Destination development, Sharing Economy, Villagelife
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Mindmap: Connect the dots

connect the dots

What the heck is this? Me trying to “connect the dots” between different phenomena/trends I notice and which I believe will make the context of how we live our lifes in the future – in cities as well as in villages. Allthough the connections are not finite answers to anything, it makes sense to play around with concepts and to draw on them to develop new ideas. Here is a mix of articles and ideas which has caught my attention lately. Do you recognize something that trigger your curiosity, please get in touch to contribute :)

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Change the world through practices of sharing?

The “sharing economy” and the idea of collaborative consumption have become “buzzwords” in media, manifested through companies like AirBnb and Uber. TIME Magazine have featured “10 ideas that will change the world”, whereby “sharing” is one of them (Read the article “Todays`s Smart Choice: Don`t Own. Share“). In the article “The Sharing Economy, Through A Broader Lens“, April Rinne, a sharing economy expert and sharable cities expert (who also happen to be a World Economic Forum Young Global Leader) is arguing that “to date, the vast majority of activity in the sharing economy has focused on the private sector: startups, private investment, and questions around what it means for big business. However, there is an equally significant set of opportunities for the public and social sectors.”

Acces over ownership

Can the sharing economy help cities/villages reach their goals around urban planning and sustainable growth? Sharing rather than owning assets is more economically efficient, environmentally sustainable, and community oriented. How to create/ contribute to an environment that enables open innovation culture to thrive? An area of increasing importance, especially in the public sector (because here the potential is unutilized to a larger extent). There seems to be a gap or a mismatch between citizens `expectations as to what public sector can/should offer through various services, and municipalities` financial means of meeting these expectations. Through building awareness about the sharing economy, supporting sharing enerprises and encourage citizen participation, communities can develop more efficiently. Private (both local businesses and interest groups and alike)-Public Collaboration/partnerships can be a powerful tool in this respect. Interesting example: Sharing City Seoul: A Model for the World.  10 million people live in Seoul. 4500 people live in Ringebu. The point of models are that they are adaptable. For instance has Ringebu allready established accesspoints for free Public WiF.  Seoul have established near 2000 of them. Larger scale, same thinking/concept.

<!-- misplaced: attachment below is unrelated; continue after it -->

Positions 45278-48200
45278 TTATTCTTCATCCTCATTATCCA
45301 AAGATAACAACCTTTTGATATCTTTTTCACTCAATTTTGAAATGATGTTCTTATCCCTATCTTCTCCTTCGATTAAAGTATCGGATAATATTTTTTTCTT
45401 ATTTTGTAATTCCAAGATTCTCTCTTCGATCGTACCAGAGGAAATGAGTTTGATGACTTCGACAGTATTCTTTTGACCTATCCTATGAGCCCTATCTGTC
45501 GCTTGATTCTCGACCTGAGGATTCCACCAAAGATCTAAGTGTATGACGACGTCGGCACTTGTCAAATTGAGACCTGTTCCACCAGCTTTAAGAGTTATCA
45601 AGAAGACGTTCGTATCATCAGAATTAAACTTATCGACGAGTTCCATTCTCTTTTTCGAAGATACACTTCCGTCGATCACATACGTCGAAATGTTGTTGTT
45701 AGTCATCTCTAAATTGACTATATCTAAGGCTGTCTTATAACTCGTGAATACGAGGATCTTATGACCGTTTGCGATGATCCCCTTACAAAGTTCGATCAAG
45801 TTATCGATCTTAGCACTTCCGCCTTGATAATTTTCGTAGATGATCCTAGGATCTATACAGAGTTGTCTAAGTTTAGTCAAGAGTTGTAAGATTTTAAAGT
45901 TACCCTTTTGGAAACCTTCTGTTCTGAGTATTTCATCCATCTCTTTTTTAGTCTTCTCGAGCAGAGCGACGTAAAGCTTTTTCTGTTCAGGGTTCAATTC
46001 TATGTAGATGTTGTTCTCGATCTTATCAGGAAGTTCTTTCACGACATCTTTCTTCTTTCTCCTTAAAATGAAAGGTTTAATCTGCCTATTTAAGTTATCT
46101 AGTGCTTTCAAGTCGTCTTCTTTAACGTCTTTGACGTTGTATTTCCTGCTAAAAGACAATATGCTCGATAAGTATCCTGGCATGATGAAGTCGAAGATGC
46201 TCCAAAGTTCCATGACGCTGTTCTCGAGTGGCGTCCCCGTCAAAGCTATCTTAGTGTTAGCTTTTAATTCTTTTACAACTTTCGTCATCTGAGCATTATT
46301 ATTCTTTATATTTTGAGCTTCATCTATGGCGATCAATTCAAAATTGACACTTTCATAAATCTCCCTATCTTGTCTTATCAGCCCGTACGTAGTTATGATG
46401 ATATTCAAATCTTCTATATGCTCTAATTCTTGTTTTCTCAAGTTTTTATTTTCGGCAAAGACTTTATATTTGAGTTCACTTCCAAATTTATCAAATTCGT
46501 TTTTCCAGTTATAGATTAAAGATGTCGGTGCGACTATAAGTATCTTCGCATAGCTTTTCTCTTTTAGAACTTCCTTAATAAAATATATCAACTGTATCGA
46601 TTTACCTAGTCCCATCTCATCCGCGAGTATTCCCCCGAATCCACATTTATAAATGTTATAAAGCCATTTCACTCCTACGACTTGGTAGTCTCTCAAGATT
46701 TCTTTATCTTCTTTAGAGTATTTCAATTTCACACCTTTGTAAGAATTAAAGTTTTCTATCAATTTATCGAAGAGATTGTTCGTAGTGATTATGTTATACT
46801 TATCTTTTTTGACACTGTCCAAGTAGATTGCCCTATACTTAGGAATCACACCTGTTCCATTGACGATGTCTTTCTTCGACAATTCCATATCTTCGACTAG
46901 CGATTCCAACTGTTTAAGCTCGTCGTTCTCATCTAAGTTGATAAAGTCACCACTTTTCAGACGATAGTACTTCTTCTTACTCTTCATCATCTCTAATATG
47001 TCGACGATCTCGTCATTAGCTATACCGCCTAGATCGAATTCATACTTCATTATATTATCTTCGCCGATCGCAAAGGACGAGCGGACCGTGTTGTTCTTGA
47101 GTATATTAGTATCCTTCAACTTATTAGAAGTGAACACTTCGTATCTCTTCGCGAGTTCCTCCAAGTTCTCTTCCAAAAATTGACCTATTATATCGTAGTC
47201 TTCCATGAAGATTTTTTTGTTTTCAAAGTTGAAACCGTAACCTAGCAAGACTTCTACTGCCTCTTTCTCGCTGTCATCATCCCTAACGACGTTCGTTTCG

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The renaissance of village living

An increased awareness of resource constrains together with a basic human need to interact on a more personal level with one another (which becomes more pressing as people are increasingly suffering from loneliness in our society) are fuelling the rise of collaborative consumption/the sharing economy. What I find particularly interesting from a destination development perspective, is that the “village lifestyle” traditionally has been community- oriented and based on values like trust, transparency (for good and for bad), relationships (as oppose to isolation), and a “whats mine is yours”-culture. AKA pretty much the same as these trends unfolding in various ways! Does this mean a renaissance of “village living”? Despite lack of empirical grounds to state this, my impression is that increased attention is being paid to this, well, lifestyle.

Ringebu village. Photo: Hilde Jordbruen

There are reasons to believe that villages like Ringebu will thrive in the future. If all of us, as participants in the local community, contribute through sharing whatever assets we possess; ideas, skills, competance, creativity, wine, food, capital, social networks, office space and similar. Do you want to contribute? Please get in touch :)  

 

Comments

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1 Comment

  1. Britt Åse Høyesveen says

    I think you are telling our good future story Birgitte Bay. People needs to connect in another way – not because of bad economy but because of seeing the way we really are living. The “sharing economy” is one good change into a more balanced life I think! (This is not google translate from Norwegian so Birgitte is free to fix my English).

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